Picture 3:

I chose to explore The Battle Box by myself. All I met were the mannequin soldiers in the darkened rooms. Considering the heat and humidity of Singapore, The Battle Box has a pleasant coolness unlikely to have existed when full of soldiers.

 Schools and students have permission to use this graphic for non-commercial, educational purposes.

Location: The Battle Box, Fort Canning, Singapore

Picture 4:

Lt. General Arthur Percival commanded the Allied Forces. You can see his likeness behind the desk. His decisions guided the Allied defences.

Schools and students have permission to use this graphic for non-commercial, educational purposes.

Location: The Battle Box, Fort Canning, Singapore

Picture 5:

Operations kept track of Allied and Japanese forces during the Battle for Singapore

Schools and students have permission to use this graphic for non-commercial, educational purposes.

Location: The Battle Box, Fort Canning, Singapore

 

Picture 6:

With munitions running low, the last defence line broken, anti-aircraft guns unable to fire, and growing losses to civilians in Singapore, Lt. General Percival felt compelled to discuss the surrender option.

Schools and students have permission to use this graphic for non-commercial, educational purposes.

Location: The Battle Box, Fort Canning, Singapore

 

Picture 7:

On 15 February, 1942, Lt. General Percival surrendered to the Japanese. Over 80,000 Allied troops fell into Japanese hands. It was the largest surrender of British-led forces in history. Many died during their years of captivity with large numbers going to work on the Burma Railway never to return. Some were also sent to Japan as POWs.

 With the bombing of Nagasaki and Hiroshima in August, Japan official surrendered to Allied forces. The photo below was on display. It showed the Japanese commander surrendering to Lord Mountbatten on 12 September, 1945.

 

Schools and students have permission to use this graphic for non-commercial, educational purposes.

Location: The Battle Box, Fort Canning, Singapore

Now for something a little different.

Read this letter from a Prisoner-Of-War (P.O.W.) held by the Japanese at Changi P.O.W. camp in Singapore during World War II. This was the first letter he sent to his mother after being freed at the end of the war.

 

Changi 6-Sept-45
Dearest Mum,
Free at long last. At last I am able to write to you after three and a half years of silence. It has been a long wait, but all good things come to those who wait.
At present I am in fairly good health. Of course I have had my share of sickness since I have been a prisoner of war. My weight is now about eleven stone so you see I could be a great deal worse than I am. The sicknesses that I have sustained are such that will be quickly dispelled with proper medical treatment and a good diet so you need not worry about it in the least.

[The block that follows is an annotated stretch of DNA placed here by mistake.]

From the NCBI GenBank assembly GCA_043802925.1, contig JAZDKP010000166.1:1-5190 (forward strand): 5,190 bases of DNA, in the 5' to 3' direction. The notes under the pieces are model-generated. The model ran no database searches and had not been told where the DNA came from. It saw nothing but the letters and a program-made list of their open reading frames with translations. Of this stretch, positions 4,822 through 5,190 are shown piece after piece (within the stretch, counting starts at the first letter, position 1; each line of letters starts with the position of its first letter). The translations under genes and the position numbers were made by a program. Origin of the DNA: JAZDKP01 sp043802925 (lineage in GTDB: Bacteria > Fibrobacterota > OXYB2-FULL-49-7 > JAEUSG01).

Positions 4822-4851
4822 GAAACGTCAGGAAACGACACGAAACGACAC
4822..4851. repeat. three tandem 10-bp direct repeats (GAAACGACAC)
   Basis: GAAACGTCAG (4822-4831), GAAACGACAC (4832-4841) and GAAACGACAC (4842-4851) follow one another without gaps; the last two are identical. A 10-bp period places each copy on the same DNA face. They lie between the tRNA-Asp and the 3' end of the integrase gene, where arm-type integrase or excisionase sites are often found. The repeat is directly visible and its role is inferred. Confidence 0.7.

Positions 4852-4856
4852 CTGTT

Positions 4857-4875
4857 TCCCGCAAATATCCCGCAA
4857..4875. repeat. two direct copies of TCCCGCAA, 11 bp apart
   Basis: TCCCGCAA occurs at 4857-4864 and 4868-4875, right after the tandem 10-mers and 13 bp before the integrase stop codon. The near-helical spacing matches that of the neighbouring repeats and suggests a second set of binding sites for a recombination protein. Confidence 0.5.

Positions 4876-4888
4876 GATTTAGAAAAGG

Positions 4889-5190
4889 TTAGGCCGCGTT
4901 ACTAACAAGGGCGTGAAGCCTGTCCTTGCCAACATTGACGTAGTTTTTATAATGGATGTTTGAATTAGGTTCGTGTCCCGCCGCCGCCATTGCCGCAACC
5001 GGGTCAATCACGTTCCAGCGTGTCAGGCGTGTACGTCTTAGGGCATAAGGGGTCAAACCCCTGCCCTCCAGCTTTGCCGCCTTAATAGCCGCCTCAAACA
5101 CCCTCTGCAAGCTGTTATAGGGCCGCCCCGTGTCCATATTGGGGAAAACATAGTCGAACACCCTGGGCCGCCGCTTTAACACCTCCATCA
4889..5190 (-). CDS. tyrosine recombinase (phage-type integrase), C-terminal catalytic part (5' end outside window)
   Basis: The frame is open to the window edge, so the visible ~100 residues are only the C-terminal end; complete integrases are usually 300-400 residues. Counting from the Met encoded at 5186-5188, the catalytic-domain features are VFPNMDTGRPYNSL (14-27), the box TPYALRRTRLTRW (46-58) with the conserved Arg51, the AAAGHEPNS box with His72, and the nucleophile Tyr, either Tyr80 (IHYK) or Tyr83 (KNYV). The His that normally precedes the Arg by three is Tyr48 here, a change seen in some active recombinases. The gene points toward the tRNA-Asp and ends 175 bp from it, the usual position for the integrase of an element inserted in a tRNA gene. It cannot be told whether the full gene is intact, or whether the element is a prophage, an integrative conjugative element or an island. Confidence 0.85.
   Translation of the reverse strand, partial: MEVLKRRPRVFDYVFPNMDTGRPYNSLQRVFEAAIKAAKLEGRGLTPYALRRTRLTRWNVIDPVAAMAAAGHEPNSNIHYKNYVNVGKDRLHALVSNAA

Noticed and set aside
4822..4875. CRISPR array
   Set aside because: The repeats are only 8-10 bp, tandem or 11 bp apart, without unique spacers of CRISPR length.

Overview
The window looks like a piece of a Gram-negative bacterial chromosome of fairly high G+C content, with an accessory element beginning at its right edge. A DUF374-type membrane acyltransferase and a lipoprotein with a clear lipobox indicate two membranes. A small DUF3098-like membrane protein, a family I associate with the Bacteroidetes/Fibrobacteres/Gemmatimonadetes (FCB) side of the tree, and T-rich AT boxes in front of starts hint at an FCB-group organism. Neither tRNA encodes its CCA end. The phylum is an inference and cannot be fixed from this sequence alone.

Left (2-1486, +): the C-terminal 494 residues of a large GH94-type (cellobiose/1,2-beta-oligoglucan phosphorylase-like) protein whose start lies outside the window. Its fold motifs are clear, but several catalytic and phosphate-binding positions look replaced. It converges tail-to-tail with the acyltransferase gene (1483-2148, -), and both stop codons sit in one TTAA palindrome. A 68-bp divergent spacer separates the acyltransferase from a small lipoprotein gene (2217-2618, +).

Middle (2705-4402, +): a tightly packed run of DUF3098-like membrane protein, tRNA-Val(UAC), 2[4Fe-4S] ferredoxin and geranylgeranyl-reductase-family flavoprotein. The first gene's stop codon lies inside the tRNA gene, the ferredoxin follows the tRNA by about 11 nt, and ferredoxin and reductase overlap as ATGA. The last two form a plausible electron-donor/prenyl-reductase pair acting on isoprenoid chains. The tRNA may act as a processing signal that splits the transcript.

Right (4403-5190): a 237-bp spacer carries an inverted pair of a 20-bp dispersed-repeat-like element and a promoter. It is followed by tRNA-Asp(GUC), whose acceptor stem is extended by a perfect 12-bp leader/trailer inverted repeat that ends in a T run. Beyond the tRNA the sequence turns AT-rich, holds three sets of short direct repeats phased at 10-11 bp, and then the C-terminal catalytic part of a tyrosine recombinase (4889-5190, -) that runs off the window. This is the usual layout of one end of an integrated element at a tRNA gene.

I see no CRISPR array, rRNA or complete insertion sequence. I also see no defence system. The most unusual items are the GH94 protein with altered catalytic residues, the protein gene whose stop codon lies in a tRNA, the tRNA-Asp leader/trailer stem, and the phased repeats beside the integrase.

There is no need to tell you just how happy I was when I heard the news of imminent release. I can just imagine the excitement at home when the wonderful news was released.
There is really not much I can tell you about my life as a P.O.W. as censorship is very strict but I will try and give you some idea of what I have been doing since release. One of the first things that happened in the camp was the installation of a short- wave radio and hence we have been able to hear the news from the outside world (officially and first hand). Red Cross supplies have been coming into the camp since the news became official, so that rations have been getting better every day and we are told that we will soon be on full European diet. It is a great thing to have plenty of cigarettes again.
It was not long before swimming parades were arranged. Today I went on an organised tour just outside the camp. Two of my mates and myself managed to buy a duck, some eggs and a large papaya (paw-paw) and of course we had the best meal we have had in three and a half years. Well I will have to cut it short here as space is short.
Please give my love to all at home (I can’t mention all).

- - - - - - - - - - - - - - - - - - - - - - - -

As you can see by the date, the letter was written before the official surrender of the Japanese but Allied forces already controlled Singapore. Here are some questions you might consider if interested...

1. How do you think the soldier felt during his time as a prisoner?

2. Was he well looked after by his Japanese captors?

3. Do you think he was lonely or worried being far from home and not able to write to his family?

4. How do you think his family felt while he couldn’t write?

5. How do you think they felt when they got this letter after so long?

 

Picture 8:

There are still many buildings in Singapore that stood during the war but Changi, where so many were held, has changed. As then, it is a prison and has been renovated but the old Changi chapel was moved and incorporated into a memorial chapel and museum. Visitors can sit in the chapel or walk around inside the attached museum.

Schools and students have permission to use this graphic for non-commercial, educational purposes.

Location: Changi, Singapore

 

Perhaps some of you have relatives who served in Singapore during World War II. I can't imagine you would be able to have a field trip to Singapore to see Fort Canning and The Battle Box so I hope my post has shown you something from WWII's history very far from your home.